Free graphic design tools have had a huge impact on my business. One big change in my approach to self-publishing in the last few years has been recognizing the importance of branding. And doing something about it too, I guess. Because I was always somewhat aware of the role branding plays in marketing but really fell down in the execution.
Which is a nice way of saying my branding was awful.
That’s no slight on the designers who turned out excellent work for me. It was me who didn’t have a coherent vision of how branding should be parlayed across websites and social channels and email. I didn’t even know why that was so important.
These days my site looks more professional. The branding lines up with that of my books, social media, and newsletter. And I’m quite proud of it as I handle all of it myself. Well, almost – I still outsource book covers. But I do the rest. The funniest part is that I’m not remotely artistic in that sense. I couldn’t match colors if you paid me. And can’t draw a straight line with a ruler.
Unsurprisingly, that’s what used to hold me back. I just didn’t have the skills or the confidence to make graphics. Even if I was inclined to hire a designer for every single little job that routinely crops up – and when you start taking this seriously, there are quite a few of those – even throwing money at the problem would have been insufficient.
All that has changed. The tools available to us today are so sophisticated. Even design dullards like me can turn out professional looking graphics… with a little practice, it must be stressed. I didn’t develop phat skillz overnight. This isn’t some kind of one-click wotsit. You will need to invest some time to gain competency here.
Most of those tools are free. Your only excuse for not getting good at this is laziness… which is a pretty valid excuse – just ask my accountant, dietician, or parole officer.
And I’m not just talking about free Photoshop alternatives like Canva. Below we also have handy things like color pickers, color matchers, 3D cover generators, and tools which will crack open a book cover and allow you to pull out any of the layers or elements. Super handy stuff!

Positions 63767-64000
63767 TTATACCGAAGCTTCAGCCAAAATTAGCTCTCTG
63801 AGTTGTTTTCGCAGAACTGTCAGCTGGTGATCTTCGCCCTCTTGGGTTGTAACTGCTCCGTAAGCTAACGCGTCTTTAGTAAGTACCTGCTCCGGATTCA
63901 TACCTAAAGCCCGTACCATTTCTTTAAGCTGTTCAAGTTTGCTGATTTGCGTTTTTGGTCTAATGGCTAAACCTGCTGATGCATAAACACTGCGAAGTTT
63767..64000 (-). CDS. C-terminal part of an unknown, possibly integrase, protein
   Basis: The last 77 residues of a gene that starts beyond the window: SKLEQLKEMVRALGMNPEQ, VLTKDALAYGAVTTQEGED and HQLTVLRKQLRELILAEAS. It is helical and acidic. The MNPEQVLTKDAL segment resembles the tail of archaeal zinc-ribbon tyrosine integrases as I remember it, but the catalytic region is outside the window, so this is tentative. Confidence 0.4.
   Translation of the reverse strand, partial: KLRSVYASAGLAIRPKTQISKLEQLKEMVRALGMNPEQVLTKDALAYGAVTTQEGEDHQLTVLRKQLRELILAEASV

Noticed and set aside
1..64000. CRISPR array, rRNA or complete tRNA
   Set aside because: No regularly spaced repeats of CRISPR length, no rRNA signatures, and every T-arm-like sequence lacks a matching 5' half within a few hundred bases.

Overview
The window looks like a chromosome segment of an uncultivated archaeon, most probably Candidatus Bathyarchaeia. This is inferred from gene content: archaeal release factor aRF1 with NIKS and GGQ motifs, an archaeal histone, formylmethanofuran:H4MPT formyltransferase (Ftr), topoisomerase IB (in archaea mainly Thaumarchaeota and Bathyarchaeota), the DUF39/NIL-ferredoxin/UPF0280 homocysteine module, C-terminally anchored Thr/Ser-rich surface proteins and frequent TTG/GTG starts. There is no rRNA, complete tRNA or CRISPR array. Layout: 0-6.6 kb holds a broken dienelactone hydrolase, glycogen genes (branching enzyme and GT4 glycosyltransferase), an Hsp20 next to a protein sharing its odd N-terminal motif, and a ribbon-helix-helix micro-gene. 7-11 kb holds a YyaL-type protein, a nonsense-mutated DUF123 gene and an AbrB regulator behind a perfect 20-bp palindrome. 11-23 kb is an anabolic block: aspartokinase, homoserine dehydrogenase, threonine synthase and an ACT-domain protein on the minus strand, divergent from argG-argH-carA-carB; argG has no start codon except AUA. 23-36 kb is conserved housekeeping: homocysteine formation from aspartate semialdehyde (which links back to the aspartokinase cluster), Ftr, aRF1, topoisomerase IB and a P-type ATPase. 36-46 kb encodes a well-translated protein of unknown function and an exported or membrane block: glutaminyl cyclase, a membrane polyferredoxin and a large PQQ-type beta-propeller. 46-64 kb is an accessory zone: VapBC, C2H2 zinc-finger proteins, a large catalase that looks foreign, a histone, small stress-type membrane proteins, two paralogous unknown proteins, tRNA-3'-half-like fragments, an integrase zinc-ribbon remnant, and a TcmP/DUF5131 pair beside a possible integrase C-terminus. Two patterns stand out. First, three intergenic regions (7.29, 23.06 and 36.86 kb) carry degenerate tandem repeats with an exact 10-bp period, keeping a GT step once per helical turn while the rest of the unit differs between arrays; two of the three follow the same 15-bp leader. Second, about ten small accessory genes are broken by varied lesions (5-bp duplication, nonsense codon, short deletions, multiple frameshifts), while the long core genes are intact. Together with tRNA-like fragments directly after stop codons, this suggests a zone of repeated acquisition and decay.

This is my branding-slash-design-slash-promo toolkit.
Out of all the Photoshop alternatives, Canva seems to be the most popular among authors, and what I use personally.
Canva is free, powerful, easy-to-use, and browser based too – meaning you can use it on the go. This has been a lifesaver for me when I had sudden need for promo graphics when on the move.
There’s a little bit of a learning curve with Canva, but nothing like Photoshop.
You don’t need training to produce professional-looking graphics with Canva. Just practice. I’m living proof!
Disclosure: these Canva links are affiliate links. But I only found out about Canva’s affiliate program the other day, and have been recommending Canva for years. I think you can safely call my recommendation organic!
Canva Issues & Changes
To be completely balanced, I have had customer service issues with Canva in the past. I don’t like their policy on paid elements, and they really didn’t react well when I aired those criticisms online. Not a great response, and I was unhappy enough to start looking for Canva alternatives. However those issues have been resolved. Canva made some really welcome changes to how subscriptions work, so it was ultimately a big positive.
For my money, Canva is the best online graphic design tool out there. Cool new features are being added all the time. I like it so much that I spring for the paid version every month.
There’s a more detailed breakdown of Canva Pro at the end of this post.
However, there are some interesting Canva alternatives these days which you might also want to check out.
Canva Alternatives: Book Brush
First up is one designed specifically for authors: Book Brush.
Book Brush seems pretty plugged in to the author community. The team does a lot of outreach and appear at conferences and the like, which means they have some cool author-specific features, like box-set cover generators.
Canva might be slicker and have more features, but fans of Book Brush tell me it is much easier to use for a total beginner, so keep that in mind.
The team also seem to be working hard all the time to launch new features, particularly author-specific ones. For example, the new video effects feature is really cool.
Like Canva, Book Brush has a free version and a paid version with additional features. You can check it out here.
There are other Photoshop alternatives like GIMP, which is free, and online Canva competitors like Stencil, which has free and paid versions. I picked up a lifetime license for Stencil from AppSumo a while back, but bounced off it and just want back to Canva.
My quick take is that Canva is really worth it if you want to invest a little time in getting good at it. That’s what I recommend.
But Book Brush might be more appealing if you want something simpler that might have less of a learning curve. You have options.
More Free Graphic Design Tools